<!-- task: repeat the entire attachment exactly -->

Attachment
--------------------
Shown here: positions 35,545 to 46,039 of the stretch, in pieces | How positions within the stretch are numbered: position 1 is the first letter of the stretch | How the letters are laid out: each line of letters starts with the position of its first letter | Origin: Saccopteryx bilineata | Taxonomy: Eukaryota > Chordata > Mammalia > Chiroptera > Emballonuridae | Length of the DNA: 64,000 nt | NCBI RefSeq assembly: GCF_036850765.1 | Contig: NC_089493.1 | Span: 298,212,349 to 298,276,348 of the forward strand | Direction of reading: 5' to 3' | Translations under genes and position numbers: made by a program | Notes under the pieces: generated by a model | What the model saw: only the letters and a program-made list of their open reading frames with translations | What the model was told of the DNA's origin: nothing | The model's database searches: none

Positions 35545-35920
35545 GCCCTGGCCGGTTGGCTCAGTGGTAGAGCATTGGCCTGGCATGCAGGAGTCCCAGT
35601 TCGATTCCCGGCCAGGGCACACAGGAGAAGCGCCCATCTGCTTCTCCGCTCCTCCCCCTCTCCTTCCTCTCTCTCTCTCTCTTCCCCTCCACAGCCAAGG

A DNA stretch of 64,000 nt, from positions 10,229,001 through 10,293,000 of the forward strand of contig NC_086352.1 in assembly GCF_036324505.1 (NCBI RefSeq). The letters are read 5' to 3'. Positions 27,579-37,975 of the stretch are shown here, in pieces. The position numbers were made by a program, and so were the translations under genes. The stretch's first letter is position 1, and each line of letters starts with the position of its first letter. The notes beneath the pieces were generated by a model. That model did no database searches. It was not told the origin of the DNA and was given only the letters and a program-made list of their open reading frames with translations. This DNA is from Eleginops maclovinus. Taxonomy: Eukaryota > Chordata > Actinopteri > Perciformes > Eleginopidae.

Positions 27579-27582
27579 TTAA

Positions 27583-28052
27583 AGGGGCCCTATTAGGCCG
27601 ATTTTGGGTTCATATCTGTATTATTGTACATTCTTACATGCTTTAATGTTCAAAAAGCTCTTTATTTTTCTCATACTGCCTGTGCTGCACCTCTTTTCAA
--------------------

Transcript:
Shown here: positions 35,545 to 46,039 of the stretch, in pieces | How positions within the stretch are numbered: position 1 is the first letter of the stretch | How the letters are laid out: each line of letters starts with the position of its first letter | Origin: Saccopteryx bilineata | Taxonomy: Eukaryota > Chordata > Mammalia > Chiroptera > Emballonuridae | Length of the DNA: 64,000 nt | NCBI RefSeq assembly: GCF_036850765.1 | Contig: NC_089493.1 | Span: 298,212,349 to 298,276,348 of the forward strand | Direction of reading: 5' to 3' | Translations under genes and position numbers: made by a program | Notes under the pieces: generated by a model | What the model saw: only the letters and a program-made list of their open reading frames with translations | What the model was told of the DNA's origin: nothing | The model's database searches: none

Positions 35545-35920
35545 GCCCTGGCCGGTTGGCTCAGTGGTAGAGCATTGGCCTGGCATGCAGGAGTCCCAGT
35601 TCGATTCCCGGCCAGGGCACACAGGAGAAGCGCCCATCTGCTTCTCCGCTCCTCCCCCTCTCCTTCCTCTCTCTCTCTCTCTTCCCCTCCACAGCCAAGG

A DNA stretch of 64,000 nt, from positions 10,229,001 through 10,293,000 of the forward strand of contig NC_086352.1 in assembly GCF_036324505.1 (NCBI RefSeq). The letters are read 5' to 3'. Positions 27,579-37,975 of the stretch are shown here, in pieces. The position numbers were made by a program, and so were the translations under genes. The stretch's first letter is position 1, and each line of letters starts with the position of its first letter. The notes beneath the pieces were generated by a model. That model did no database searches. It was not told the origin of the DNA and was given only the letters and a program-made list of their open reading frames with translations. This DNA is from Eleginops maclovinus. Taxonomy: Eukaryota > Chordata > Actinopteri > Perciformes > Eleginopidae.

Positions 27579-27582
27579 TTAA

Positions 27583-28052
27583 AGGGGCCCTATTAGGCCG
27601 ATTTTGGGTTCATATCTGTATTATTGTACATTCTTACATGCTTTAATGTTCAAAAAGCTCTTTATTTTTCTCATACTGCCTGTGCTGCACCTCTTTTCAA